The Impact of Information Technology on Scientists' Productivity, Quality and Collaboration Patterns
AbstractThis study advances the prior literature concerning the impact of information technology on productivity in academe in two important ways. First, it utilizes a dataset that combines information on the diffusion of two noteworthy and early innovations in IT -- BITNET and the Domain Name System (DNS) -- with career history data on research-active life scientists. This research design allows for proper identification of the availability of access to IT as well as a means to directly identify causal effects. Second, the fine-grained nature of the data set allows for an investigation of three publishing outcomes: counts, quality, and co-authorship. Our analysis of a random sample of 3,771 research-active life scientists from 430 U.S. institutions over a 25-year period supports the hypothesis of a differential return to IT across subgroups of the scientific labor force. Women scientists, early-to-mid-career scientists, and those employed by mid-to-lower-tier institutions benefit from access to IT in terms of overall research output and an increase in the number of new co-authors they work with. Early-career scientists and those in top-tier institutions gain in terms of research quality when IT becomes available at their campuses.
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Bibliographic InfoPaper provided by National Bureau of Economic Research, Inc in its series NBER Working Papers with number 15285.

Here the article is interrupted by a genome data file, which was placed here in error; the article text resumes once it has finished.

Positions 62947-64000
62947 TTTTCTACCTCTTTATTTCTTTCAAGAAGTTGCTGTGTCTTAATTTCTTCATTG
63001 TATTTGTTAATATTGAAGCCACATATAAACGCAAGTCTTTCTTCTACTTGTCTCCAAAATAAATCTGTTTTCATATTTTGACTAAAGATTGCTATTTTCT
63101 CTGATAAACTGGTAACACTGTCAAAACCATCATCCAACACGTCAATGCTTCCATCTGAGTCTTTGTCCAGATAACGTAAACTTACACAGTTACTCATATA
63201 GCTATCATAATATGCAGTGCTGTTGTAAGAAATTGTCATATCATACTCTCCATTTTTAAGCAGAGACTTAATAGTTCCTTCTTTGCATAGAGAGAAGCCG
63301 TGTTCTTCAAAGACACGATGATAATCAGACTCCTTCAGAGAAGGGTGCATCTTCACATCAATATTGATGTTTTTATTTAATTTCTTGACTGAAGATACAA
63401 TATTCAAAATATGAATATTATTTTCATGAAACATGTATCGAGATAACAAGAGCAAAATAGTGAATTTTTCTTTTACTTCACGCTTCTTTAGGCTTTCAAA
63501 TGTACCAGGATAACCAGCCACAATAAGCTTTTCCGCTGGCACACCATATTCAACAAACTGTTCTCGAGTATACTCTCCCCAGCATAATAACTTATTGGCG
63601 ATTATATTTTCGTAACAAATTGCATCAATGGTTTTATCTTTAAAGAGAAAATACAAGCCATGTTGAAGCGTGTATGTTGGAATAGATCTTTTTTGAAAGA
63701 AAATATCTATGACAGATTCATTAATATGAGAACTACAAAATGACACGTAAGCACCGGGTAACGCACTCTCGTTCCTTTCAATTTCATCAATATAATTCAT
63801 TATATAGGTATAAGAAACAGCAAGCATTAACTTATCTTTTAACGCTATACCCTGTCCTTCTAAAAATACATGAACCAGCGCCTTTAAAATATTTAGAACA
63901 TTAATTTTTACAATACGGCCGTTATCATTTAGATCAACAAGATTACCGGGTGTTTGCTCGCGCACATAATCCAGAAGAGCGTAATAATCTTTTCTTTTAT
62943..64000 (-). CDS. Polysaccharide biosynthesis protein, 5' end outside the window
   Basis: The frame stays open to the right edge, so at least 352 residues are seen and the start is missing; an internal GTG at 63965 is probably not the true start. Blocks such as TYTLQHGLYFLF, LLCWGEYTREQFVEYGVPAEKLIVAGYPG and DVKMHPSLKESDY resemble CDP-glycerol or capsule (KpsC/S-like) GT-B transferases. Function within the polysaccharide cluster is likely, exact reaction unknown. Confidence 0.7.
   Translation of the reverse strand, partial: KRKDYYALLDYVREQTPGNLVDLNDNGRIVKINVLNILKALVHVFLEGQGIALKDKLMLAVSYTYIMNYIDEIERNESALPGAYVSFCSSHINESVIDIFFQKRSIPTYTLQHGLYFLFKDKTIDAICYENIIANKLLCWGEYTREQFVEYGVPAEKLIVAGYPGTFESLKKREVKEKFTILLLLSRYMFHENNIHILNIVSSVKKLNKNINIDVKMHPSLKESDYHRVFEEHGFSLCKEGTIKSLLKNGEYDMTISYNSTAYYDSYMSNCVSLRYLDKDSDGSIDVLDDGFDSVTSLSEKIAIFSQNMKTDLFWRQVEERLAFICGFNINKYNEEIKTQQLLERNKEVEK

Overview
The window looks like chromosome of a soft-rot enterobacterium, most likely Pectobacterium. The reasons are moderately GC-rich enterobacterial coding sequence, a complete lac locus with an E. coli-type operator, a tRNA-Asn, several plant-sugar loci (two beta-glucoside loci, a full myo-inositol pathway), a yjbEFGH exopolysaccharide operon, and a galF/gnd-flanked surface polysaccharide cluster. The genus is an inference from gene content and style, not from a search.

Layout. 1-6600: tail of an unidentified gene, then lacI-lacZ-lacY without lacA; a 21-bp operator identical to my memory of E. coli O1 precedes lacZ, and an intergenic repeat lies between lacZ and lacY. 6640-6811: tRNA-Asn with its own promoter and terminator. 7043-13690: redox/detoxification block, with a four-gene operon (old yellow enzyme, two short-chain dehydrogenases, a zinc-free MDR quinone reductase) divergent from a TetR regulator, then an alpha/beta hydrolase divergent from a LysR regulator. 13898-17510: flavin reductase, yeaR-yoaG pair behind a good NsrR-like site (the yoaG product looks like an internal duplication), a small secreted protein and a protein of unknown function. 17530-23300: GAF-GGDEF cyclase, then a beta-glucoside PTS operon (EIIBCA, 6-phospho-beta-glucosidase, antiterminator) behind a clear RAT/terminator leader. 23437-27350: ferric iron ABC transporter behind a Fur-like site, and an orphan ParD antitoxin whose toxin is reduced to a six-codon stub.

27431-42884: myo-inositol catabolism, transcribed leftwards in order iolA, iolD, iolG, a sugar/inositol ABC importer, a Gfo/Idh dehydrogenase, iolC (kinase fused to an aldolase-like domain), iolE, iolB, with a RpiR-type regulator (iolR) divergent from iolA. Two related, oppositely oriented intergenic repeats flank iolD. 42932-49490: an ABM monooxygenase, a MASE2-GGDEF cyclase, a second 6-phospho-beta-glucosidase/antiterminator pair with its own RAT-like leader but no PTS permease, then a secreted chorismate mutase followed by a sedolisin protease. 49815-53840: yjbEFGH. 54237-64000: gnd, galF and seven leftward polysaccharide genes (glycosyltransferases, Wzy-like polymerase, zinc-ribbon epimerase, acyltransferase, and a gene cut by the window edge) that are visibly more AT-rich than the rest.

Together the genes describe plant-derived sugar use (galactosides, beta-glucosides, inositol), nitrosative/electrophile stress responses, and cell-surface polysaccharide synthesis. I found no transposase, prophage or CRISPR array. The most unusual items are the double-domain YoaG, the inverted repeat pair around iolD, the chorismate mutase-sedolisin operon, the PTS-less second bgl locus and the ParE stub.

Date of creation: Aug 2009
Date of revision:
Publication status: published as Ding, Waverly W., Sharon G. Levin, Paula E. Stepha n, and Anne E. Winkler. 2010. “ The Impact of Information Technology on Scientists’ Productivity, Quality and Collaboration Patterns . ” Management Science 56(9): 1439 -‐ 1461 .
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Find related papers by JEL classification:
- J16 - Labor and Demographic Economics - - Demographic Economics - - - Economics of Gender; Non-labor Discrimination
- J44 - Labor and Demographic Economics - - Particular Labor Markets - - - Professional Labor Markets and Occupations
- O33 - Economic Development, Technological Change, and Growth - - Technological Change; Research and Development; Intellectual Property Rights - - - Technological Change: Choices and Consequences; Diffusion Processes
This paper has been announced in the following NEP Reports:
- NEP-ALL-2009-08-22 (All new papers)
- NEP-ICT-2009-08-22 (Information & Communication Technologies)
- NEP-IPR-2009-08-22 (Intellectual Property Rights)
- NEP-LAB-2009-08-22 (Labour Economics)
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